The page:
The timing circuit 18 is in the form of an oscillator with cascaded ripple counter stages. The oscillator includes an amplifier 76 together with a resistor 78 and capacitor 74 connected to an amplifier 70 and a resistor 72. The output of the amplifier 76 goes to the input of a counter 80 which multiplies the time period of the oscillator network to desired intervals T1, T2 or T3. The counter 80 "Reset" terminal is connected to the terminal 61. The outputs from the counter 80 are tied to a switch 82 positioned to select the desired time period T1, T2 or T3. The selector arm of the switch 82 is tied to a diode 83 and the terminal T3 to a diode 84. The diodes 83 and 84 are tied in common to the junction of the resistors 64 and 66 of the flip-flop network 16.
The load switcher network 20 includes a resistor 85 tied to the terminal 61 and to the base of a transistor 86. The collector of transistor 86 extends through a resistor 87 to the voltage reference +V. The collector of the transistor 86 is further tied to a control gate 88 which passes current in both directions and which in the preferred embodiment 10 is a triac. The triac 88 is tied in common to the emitter of transistor 86 and to ground reference. The triac 88 is also tied to an external load 90 (e.g., house lamps) which is also tied to an AC input source 92 (e.g., 110 volts AC).
Power supply 22 includes a diode 94 tied to the source 92 and a resistor 96 which is tied to a terminal 97 and capacitor 98 which extends to the ground reference. The junction of the resistor 96 and capacitor 68 is tied to the capacitor 68. Thus, in operation the reference voltage +V for the active components is generated at the terminal 97.
The believed theory of operation is such that when the amplifier 32 of the detector responsive to a signal at the junction 31, the resulting positive step signal is passed through the resistor 44 and capacitor 56 to the Set terminal of the flip-flop 58. The capacitor 56 and resistor 60 differentiate the step signal into a sharp spike which sets the flip-flop 58. When the flip-flop 58 is set, the potential at Q drops from the +V reference to zero which in turn starts the timing cycle by gating the counter 80, discharges the capacitor 52 through the resistor 54 thereby activating the hold-off network 14, and removes the forward bias on the transistor 86 through the resistor 85 allowing the current through the resistor 87 normally flowing through the collector of transistor 86 to go to the gate of the triac 88 and turning the triac on.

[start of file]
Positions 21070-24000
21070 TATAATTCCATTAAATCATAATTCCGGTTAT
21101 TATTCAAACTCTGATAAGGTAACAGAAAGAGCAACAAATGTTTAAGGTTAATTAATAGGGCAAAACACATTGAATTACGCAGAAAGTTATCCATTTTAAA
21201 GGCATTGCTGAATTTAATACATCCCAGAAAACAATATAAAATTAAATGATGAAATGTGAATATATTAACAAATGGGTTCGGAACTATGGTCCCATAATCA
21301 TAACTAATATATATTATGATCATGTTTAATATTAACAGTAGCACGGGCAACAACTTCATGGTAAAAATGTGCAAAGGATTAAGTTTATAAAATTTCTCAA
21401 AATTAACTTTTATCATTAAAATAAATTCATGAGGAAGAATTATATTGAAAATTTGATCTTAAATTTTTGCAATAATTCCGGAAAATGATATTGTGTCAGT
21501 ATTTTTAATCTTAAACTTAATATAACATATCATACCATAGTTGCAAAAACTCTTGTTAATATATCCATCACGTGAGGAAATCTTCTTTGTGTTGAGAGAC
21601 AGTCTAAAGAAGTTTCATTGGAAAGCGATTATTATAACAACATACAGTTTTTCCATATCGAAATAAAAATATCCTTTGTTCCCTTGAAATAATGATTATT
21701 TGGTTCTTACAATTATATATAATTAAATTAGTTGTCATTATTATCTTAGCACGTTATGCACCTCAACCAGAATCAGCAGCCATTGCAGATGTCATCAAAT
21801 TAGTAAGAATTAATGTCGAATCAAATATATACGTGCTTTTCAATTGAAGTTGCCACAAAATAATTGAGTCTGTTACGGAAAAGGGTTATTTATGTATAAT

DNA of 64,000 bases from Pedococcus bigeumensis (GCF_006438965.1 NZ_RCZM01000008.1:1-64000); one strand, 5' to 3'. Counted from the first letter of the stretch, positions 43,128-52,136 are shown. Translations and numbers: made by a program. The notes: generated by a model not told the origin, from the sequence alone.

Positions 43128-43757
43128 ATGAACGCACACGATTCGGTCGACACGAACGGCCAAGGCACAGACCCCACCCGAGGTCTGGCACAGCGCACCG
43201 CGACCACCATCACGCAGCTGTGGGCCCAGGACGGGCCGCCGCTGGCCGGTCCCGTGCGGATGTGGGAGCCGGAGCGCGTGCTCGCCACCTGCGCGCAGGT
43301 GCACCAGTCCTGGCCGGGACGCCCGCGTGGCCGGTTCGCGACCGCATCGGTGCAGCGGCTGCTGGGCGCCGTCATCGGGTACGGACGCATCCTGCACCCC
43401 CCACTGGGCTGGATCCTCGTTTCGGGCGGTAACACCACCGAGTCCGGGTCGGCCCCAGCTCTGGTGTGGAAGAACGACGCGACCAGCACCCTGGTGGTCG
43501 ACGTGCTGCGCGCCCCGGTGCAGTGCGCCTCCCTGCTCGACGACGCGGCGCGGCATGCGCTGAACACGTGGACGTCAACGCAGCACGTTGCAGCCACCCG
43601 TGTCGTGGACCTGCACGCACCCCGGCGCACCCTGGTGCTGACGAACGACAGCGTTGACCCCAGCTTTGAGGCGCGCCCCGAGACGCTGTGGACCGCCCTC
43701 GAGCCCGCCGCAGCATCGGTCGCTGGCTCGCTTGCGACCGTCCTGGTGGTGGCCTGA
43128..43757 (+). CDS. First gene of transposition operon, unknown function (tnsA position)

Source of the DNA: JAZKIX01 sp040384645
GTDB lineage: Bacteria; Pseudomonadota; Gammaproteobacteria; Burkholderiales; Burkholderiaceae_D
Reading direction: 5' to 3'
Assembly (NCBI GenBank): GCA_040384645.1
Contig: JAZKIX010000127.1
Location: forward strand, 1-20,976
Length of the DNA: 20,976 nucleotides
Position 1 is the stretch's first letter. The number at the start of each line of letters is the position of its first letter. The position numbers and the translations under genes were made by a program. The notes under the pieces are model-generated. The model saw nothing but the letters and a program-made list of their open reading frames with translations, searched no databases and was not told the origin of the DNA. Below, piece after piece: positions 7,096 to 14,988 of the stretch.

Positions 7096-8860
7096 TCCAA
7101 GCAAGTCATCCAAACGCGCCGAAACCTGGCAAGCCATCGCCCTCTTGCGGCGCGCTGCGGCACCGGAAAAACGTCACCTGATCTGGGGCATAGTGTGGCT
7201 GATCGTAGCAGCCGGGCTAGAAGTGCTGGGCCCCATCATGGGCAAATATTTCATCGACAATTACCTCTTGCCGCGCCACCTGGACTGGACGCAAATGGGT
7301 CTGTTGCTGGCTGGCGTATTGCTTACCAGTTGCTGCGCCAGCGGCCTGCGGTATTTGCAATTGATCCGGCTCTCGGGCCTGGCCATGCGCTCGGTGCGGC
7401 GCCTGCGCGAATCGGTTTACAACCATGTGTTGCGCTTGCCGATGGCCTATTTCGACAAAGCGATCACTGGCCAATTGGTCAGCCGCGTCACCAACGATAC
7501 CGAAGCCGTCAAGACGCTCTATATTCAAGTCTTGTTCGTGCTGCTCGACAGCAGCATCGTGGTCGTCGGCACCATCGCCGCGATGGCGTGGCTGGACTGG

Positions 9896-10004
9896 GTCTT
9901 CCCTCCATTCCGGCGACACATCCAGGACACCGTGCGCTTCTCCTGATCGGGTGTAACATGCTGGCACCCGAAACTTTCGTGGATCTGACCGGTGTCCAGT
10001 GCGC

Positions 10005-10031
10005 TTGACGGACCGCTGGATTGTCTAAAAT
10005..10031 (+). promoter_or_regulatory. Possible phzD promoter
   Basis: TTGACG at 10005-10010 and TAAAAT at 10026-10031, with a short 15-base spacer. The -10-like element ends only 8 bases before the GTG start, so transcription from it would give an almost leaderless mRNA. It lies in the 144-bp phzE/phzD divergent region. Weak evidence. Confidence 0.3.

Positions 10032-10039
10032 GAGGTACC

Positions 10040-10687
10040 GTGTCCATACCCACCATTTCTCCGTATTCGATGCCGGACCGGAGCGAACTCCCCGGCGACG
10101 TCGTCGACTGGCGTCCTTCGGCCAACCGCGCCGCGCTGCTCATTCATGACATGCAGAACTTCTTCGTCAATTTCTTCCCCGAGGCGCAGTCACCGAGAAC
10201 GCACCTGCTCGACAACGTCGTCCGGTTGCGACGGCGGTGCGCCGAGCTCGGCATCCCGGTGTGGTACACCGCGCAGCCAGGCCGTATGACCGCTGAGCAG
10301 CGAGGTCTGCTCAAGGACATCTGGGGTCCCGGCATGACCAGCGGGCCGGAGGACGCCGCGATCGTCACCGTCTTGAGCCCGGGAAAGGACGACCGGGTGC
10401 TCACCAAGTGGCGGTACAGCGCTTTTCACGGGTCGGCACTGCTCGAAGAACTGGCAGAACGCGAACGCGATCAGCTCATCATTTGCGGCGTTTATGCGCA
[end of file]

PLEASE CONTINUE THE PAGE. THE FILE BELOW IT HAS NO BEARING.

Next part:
The switch 82, depending on its setting, selects the output from the counter 80 producing the timing intervals T1, T2 and T3 to obtain the desired time interval for keeping the timer 10 active. The selected signal from the switch 82 passes through the diode 83, resistors 62 and 64 to reset the flip-flop 58, resetting counter 80 and turning off the triac 88. The capacitor 68 together with the resistor 64 forms a low pass filter which assists in keeping noise from resetting the flip-flop 58. The diode 84 assists in turning off the network should the switch 82 malfunction.
To further explain the operation of the hold-off circuit 14, during the timing cycle Q is at zero volts as is the capacitor 52. At the end of the timing cycle when the flip-flop 58 is reset, Q goes to the +V level and the capacitor 52 commences to charge through the resistor 54. During the initial portion of the charging curve, the photodetector signal at the terminal 42 goes through the resistor 44 and diode 48 into the capacitor 52. Since the time constant of the resistor 44 and capacitor 52 is much greater than that of the resistor 60 and capacitor 56, the signal passing through the capacitor 56 to the Set terminal of the flip-flop 58 is insufficient to set the flip-flop 58. In time, the capacitor 52 is charged to the +V level and the diode 48 disconnects the capacitor 52 from the output terminal 42 of the detector network 12 thereby again allowing a detector signal to pass through the hold-off circuit 14.
The diode 94 in series with the resistor 96 and filter capacitor 98 in the power supply source 22 provide a low voltage DC source +V to operate the integrated circuits and the gate of the triac 88.
To insure that the integrated circuit flip-flop 58 is in the reset state when AC power is first applied to the timer, the capacitor 68 momentarily applies the +V source to the Reset terminal of the flip-flop 58 through the resistor 62. Should alternating current power fail, capacitor 68 is rapidly discharged through resistor 62 and the input gate protection diode of flip-flop 58. Restoration of alternating current power at terminal 92 resets the photodetector timer 10 to "off" condition and requires a typical light-dark ambient condition sequence to restart.